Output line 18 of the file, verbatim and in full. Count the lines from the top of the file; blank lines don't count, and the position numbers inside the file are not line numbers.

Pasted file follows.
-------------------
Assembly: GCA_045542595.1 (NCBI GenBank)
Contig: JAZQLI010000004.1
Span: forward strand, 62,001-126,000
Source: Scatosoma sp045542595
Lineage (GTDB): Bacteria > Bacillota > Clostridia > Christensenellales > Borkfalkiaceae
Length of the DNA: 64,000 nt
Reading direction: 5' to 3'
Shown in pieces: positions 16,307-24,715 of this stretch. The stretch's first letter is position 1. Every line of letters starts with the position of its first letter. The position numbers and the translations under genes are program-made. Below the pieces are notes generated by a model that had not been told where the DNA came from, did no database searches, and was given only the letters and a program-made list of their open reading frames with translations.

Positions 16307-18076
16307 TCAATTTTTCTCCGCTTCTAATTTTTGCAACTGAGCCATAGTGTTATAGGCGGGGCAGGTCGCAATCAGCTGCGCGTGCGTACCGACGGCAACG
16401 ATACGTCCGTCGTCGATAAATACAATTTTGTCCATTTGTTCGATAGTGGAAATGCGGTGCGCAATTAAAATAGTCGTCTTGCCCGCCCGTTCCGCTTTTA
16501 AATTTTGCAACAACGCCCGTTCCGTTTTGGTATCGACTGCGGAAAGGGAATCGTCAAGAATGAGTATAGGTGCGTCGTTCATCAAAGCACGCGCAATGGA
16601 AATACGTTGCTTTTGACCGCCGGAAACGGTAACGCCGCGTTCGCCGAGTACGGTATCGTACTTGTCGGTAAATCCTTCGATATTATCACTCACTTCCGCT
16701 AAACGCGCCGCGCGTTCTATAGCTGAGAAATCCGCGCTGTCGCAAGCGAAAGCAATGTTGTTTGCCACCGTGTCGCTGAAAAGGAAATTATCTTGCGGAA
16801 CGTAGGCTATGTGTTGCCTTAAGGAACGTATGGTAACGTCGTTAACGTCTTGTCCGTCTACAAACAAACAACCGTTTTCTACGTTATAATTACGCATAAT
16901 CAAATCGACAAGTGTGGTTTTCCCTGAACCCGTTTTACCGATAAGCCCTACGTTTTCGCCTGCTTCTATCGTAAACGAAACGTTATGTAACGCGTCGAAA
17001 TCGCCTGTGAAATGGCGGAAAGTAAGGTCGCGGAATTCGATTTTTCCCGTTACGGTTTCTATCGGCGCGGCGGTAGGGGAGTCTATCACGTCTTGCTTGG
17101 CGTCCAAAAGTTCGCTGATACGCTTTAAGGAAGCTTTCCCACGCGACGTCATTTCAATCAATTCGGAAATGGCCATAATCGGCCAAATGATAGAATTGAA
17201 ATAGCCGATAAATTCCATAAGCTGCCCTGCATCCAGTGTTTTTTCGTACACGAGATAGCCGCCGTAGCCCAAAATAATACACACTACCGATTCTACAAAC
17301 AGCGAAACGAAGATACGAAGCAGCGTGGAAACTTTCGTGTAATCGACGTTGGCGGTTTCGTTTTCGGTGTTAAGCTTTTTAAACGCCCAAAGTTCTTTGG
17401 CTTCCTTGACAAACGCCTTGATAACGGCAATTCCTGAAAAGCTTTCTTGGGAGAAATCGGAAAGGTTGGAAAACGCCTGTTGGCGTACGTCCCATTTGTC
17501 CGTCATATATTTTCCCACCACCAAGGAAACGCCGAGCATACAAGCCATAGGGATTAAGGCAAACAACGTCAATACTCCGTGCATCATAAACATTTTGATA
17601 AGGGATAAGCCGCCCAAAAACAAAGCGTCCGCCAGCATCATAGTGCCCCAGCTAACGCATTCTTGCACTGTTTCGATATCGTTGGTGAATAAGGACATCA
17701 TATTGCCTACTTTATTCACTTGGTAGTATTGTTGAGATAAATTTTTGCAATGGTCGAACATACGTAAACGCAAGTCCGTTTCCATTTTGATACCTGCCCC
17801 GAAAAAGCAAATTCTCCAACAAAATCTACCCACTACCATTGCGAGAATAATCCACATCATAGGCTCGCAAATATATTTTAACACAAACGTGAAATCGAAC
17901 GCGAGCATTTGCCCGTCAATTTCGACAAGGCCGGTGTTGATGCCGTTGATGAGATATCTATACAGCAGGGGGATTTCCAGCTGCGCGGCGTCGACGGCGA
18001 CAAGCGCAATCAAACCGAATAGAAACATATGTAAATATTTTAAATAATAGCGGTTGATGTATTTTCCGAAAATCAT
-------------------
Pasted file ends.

17101 CGTCCAAAAGTTCGCTGATACGCTTTAAGGAAGCTTTCCCACGCGACGTCATTTCAATCAATTCGGAAATGGCCATAATCGGCCAAATGATAGAATTGAA